Introduction Globally, a substantial number of women experience abusive and disrespectful care from health providers during childbirth. As evidence mounts on the nature and frequency of disrespect and abuse (D&A), little is known about the consequences of a negative experience of care on health and well-being of women and newborns. This review summarises available evidence on the associations of D&A of mother and newborns during childbirth and the immediate postnatal period (understood as the first 24 hours from birth) with maternal and neonatal postnatal care (PNC) utilisation, newborn feeding practices, newborn weight gain and maternal mental health.
Methods We conducted a systematic review of all published qualitative, quantitative and mixed-methods studies on D&A and its postnatal consequences across all countries. Pubmed, Embase, Web of Science, LILACS and Scopus were searched using predetermined search terms. Quantitative and qualitative data were analysed and presented separately. Thematic analysis was used to synthesise the qualitative evidence.
Results A total of 4 quantitative, 1 mixed-methods and 16 qualitative studies were included. Quantitative studies suggested associations between several domains of D&A and use of PNC as well as maternal mental health. Different definitions of exposure meant formal meta-analysis was not possible. Three main themes emerged from the qualitative findings associated with PNC utilisation: (1) women’s direct experiences; (2) women’s expectations and (3) women’s agency.
Conclusion This review is the first to examine the postnatal effect of D&A of women and newborns during childbirth. We highlight gaps in research that could help improve health outcomes and protect women and newborns during childbirth. Understanding the health and access consequences of a negative birth experience can help progress the respectful care agenda.
- maternal health
- health services research
- systematic review
Data availability statement
Data are available upon request. Data analysed in the current study will be made available from the corresponding author on reasonable request.
This is an open access article distributed in accordance with the Creative Commons Attribution 4.0 Unported (CC BY 4.0) license, which permits others to copy, redistribute, remix, transform and build upon this work for any purpose, provided the original work is properly cited, a link to the licence is given, and indication of whether changes were made. See: https://creativecommons.org/licenses/by/4.0/.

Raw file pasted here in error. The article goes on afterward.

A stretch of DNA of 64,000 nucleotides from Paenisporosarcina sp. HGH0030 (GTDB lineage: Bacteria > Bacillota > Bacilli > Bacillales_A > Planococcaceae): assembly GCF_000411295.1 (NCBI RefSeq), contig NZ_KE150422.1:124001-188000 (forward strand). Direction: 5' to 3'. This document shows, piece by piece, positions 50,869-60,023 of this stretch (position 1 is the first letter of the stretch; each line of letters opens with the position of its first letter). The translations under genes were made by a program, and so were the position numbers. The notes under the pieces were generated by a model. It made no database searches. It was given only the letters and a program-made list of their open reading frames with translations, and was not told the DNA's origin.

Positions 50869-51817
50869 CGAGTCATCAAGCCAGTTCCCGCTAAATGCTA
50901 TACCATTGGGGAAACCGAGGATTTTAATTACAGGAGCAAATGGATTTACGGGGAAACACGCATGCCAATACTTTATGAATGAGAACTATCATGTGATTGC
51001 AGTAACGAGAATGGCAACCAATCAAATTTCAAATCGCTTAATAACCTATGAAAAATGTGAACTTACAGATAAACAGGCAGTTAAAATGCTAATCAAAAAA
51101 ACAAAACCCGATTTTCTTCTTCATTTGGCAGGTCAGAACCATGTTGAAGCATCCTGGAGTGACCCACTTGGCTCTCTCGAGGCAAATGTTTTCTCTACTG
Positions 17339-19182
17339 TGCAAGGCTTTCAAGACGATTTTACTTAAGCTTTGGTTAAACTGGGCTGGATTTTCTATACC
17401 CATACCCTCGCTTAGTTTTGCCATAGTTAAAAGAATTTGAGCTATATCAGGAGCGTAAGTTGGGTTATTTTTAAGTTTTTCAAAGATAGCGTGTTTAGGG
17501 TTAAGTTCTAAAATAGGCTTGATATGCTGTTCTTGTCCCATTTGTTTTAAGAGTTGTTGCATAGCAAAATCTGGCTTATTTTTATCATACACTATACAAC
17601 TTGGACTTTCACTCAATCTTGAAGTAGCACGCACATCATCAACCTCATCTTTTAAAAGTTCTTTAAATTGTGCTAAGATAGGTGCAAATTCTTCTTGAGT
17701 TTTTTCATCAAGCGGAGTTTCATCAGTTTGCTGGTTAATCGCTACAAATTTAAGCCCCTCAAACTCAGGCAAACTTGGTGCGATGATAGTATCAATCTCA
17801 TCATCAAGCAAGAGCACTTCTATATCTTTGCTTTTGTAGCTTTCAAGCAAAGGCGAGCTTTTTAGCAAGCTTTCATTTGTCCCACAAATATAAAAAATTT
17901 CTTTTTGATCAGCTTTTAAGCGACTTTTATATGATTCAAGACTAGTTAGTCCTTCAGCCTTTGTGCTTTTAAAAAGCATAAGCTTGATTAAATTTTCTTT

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What is already known?
A substantial number of women experience disrespectful and abusive care (D&A) from health providers during childbirth.
A study conducted in four low/middle-income countries (LMICs) found that 41.6% of women had experienced one or more episodes of physical abuse, verbal abuse, stigma or discrimination; with younger, poorer, unemployed, illiterate and unmarried women being the most at risk.
Postnatal care (PNC) use has consistently had among the lowest coverage among interventions on the continuum of maternal and childcare, with a reported median coverage for the 75 LMICs in the Countdown to 2030 initiative at 28% for babies and 58% for mothers.
A recent qualitative study showed that factors affecting utilisation of PNC not only include cost and distance to the healthcare facility and lack of knowledge of the importance of PNC, but also fear of mistreatment by healthcare workers, fear of denial of PNC or actual denial or delay of care.
What are the new findings?
Our systematic review shows that experiencing D&A during childbirth is associated with reduced utilisation of maternal or neonatal PNC, particularly when the woman did not have a companion at the birth, was not offered a choice of birth position or when she perceived that the facility was not clean.